Category Archives: UU 102

UU 102: “A conversation begins with a lie…”

Of all the dangers I ever wondered about in the marriage equality movement, it was the possibility that the GLBTQ community would collude in the silencing of these queer notions of love and desire.   When I used to read those alarmist articles about queers wanting to change marriage, and straight (and also gay) liberals defending our upstanding intent to slip unassuming into marriage as-is, I used to think – No.  We do want to change marriage.  I hope we do. 

Me, too, friend. Me, too.

UU 102: My one wish for today, the second anniversary of the Newtown Shooting

I wish we Unitarian Universalists were more willing to simply let our hearts break when they ought to break:

(The language gets worse, so turn the sound down now if need be. I expect I’ll turn autoplay off tomorrow, but today it stays.)

I remember the three steps in which the Newtown shooting became terribly real to me. The first was thinking, “Sandy Hook? Isn’t that where Scooter was the caretaker for his step-grandfather?” You Little Rock folks know who Scooter is.

The second step was reading my friend from  Fayetteville, Geri, had moved to Sandy Hook–did I remember that she’d moved there? I sure won’t ever forget it–and that her son was right down the hall from the killings.

Then step three was a one-word post on Facebook from Lee Tomboulian–“No”–at the news that the daughter of someone in his circle of New York City jazz musicians was killed, and at that point, it all got very intimately inside my heart and head real.

We intellectualize when, and what, we should feel. How many victims–twenty-six, twenty-seven, or twenty-eight? Good question. Here’s an answer: Who cares? Isn’t this terrible enough without quibbling over the details? Can’t you just let your heart break?

I’ve tried since then to read everything her parents put on Facebook about Ana Grace Márquez-Greene, to let it sink in and try to imagining what this must be like for them and their son, and to repost it with “Never Forget”.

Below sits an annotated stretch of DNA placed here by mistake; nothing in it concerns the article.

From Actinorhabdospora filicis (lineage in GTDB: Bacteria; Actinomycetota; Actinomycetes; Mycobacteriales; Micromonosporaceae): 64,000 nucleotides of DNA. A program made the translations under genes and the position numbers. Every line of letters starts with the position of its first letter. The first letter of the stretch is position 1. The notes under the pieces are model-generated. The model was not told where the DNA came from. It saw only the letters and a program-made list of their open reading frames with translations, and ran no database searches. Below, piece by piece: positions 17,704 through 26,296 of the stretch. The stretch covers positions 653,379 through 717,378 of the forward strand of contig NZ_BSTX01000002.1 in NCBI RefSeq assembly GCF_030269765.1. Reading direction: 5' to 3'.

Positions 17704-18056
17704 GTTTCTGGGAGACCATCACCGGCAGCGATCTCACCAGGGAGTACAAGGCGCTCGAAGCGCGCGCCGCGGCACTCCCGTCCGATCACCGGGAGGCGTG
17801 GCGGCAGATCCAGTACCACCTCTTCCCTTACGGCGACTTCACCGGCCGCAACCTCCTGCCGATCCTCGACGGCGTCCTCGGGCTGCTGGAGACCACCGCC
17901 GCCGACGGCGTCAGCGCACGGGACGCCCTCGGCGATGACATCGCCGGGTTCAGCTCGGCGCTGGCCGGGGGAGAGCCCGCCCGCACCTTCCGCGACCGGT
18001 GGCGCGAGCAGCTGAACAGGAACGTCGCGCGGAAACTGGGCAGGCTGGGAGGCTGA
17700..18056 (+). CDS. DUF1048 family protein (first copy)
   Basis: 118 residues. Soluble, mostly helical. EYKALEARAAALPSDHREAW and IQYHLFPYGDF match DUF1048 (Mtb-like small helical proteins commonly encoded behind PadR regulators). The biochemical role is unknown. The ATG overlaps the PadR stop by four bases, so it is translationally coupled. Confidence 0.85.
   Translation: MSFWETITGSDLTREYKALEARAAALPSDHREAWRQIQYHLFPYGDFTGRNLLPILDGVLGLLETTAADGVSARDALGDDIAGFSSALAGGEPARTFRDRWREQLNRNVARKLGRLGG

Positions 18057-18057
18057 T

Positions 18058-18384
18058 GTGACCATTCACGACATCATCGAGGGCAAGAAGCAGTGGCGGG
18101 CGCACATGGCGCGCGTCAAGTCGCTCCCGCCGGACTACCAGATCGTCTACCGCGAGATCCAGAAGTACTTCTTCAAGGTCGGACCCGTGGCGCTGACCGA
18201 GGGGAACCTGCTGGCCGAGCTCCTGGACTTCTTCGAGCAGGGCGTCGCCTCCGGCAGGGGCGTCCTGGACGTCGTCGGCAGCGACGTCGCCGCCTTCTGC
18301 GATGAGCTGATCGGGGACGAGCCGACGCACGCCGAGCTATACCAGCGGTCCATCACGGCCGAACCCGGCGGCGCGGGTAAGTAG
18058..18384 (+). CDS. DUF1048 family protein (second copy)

I missed some, but I’ve tried, and now here is a bit of what her mother had to say for this anniversary:

I remember my six year old’s last words: “There’s something for you under my tree!” This is what she told the bus driver in the last moments before her death. The final words of a first grader. . . .

Sweet Caramel Princess,

Today I feel like I have an apple stuck in my throat. I am having trouble breathing as the memories come in like a flood. Two years ago we were waking up on a day like today to a nightmare that has still not ended. Your daddy went to take out the trash and there were reporters lurking in the bushes. Isaiah was huddled in his bed with a far away, glazed look in his eyes unable to get warm. I was unable to feel my arms or legs. You were not in your bed. The sound of the helicopters above made our small house shake and made conversation impossible.

The lump. The lump in my throat is knowing I can only have you as an angel when I just want you in my lap…

…We would trade everything to have you back. Even for ten seconds. I would give my all to kiss that sweet spot under your neck. . . .

I take comfort in the things we taught you in the short years we had you. Your life was well lived. You knew how to love. You knew how to live. I am so glad we let you make messes. I am so glad we gave you lots of hugs and kisses. You indeed lived a Beautiful Life . . .